The President's Budget Saves Only Half of What It Claims
The administration may claim that its budget "achieves about $1.8 trillion in deficit reduction," but our analysis finds that it only reduces deficits by roughly half that amount -- $930 billion.
To get to that $1.8 trillion figure, the President's budget is at odds with standard budget practices, ignoring the costs of permanently extending several deficit-increasing policies and significantly understating the amount of sequester relief being proposed.
Source: OMB and CRFB estimates
Specifically, the administration ignores the costs of 1) extending refundable tax credit expansions that are set to expire after 2017; 2) overriding a 21 percent cut to Medicare physician payments scheduled to occur in April; and 3) repealing the sequester of mandatory spending -- including Medicare and farm programs -- currently in law.* Enacting these policies would cost $165 billion, $115 billion and $185 billion, respectively, through 2025. This allows the administration to effectively double count savings that are necessary to offset these policies toward deficit reduction as well.
Additionally, unlike how Congress' official scorekeeper -- the Congressional Budget Office (CBO) -- would judge such a proposal, the administration understates how much sequester relief is in its budget by $310 billion. In essence, the President's budget assumes a baseline in which annually-appropriated spending reverts back up to pre-sequester levels (adjusted for inflation) after the sequester-lowered caps end in 2021. However, CBO assumes and standard budget convention dictates that annually-appropriated discretionary spending continues to grow with inflation from current law levels after 2021. Thus, while the President spends above sequester levels every year through 2021, he claims "savings" simply by setting spending below the much higher pre-sequester levels in 2022 through 2025. Using the normal CBO convention, which assumes discretionary spending would continue at current law levels adjusted for inflation after the caps expire, the proposed caps would actually increase such spending by $80 billion through 2025, instead of saving $230 billion as the budget claims.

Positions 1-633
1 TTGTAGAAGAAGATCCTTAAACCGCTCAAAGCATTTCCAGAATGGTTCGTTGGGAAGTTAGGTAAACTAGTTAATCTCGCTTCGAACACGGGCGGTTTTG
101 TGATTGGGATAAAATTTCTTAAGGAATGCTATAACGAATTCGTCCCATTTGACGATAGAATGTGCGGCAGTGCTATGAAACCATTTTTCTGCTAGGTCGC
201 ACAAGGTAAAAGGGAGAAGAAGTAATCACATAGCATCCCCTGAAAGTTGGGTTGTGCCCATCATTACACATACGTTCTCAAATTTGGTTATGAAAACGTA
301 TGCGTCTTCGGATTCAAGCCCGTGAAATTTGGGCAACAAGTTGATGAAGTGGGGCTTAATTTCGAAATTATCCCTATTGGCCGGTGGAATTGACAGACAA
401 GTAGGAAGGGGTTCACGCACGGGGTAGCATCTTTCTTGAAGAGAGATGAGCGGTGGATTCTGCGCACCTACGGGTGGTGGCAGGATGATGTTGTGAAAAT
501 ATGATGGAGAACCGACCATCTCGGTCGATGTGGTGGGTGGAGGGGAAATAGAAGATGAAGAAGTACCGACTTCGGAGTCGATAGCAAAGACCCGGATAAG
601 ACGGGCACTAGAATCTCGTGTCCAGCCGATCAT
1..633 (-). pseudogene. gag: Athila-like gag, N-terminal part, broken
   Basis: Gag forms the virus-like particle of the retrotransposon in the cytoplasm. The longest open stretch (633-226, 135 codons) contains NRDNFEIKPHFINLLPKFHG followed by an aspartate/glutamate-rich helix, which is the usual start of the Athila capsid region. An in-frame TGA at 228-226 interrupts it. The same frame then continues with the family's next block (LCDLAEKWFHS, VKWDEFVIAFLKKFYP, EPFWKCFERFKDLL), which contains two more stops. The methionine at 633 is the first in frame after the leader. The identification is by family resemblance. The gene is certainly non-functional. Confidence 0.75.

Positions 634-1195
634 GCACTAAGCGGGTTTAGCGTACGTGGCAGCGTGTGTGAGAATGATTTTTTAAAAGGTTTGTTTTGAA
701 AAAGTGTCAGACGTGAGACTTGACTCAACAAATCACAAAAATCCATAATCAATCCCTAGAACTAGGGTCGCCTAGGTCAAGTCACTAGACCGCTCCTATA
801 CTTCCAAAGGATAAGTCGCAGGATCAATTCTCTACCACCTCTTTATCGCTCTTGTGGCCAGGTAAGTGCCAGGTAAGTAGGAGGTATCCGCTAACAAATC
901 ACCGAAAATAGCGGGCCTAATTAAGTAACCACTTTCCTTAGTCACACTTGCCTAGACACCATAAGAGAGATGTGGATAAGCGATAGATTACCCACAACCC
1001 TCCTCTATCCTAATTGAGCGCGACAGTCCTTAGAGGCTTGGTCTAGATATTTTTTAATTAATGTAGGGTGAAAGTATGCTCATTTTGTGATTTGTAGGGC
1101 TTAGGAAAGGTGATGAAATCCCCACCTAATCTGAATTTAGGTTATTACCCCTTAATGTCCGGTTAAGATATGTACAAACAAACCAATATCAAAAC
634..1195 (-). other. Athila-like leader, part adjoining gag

The added reductions in interest spending due to these savings accounts for another $105 billion of claimed savings, bringing the total discrepancy to almost $900 billion. So while the administration claims to reduce the debt by $1.8 trillion, we find only $930 billion of savings once his budget pays for all the costs it ignores.
Notably, the President's budget would still improve debt somewhat over current law, and by OMB's own calculations would put debt on a very slight downward path. But as this blog shows, the amount by which they reduce the debt is being overstated.
For more details on the policies within the President's budget, see CRFB's paper from yesterday.
* Technically, the President's budget assumes that the costs of these policies are part of the baseline, effectively assuming away the costs of continuing them.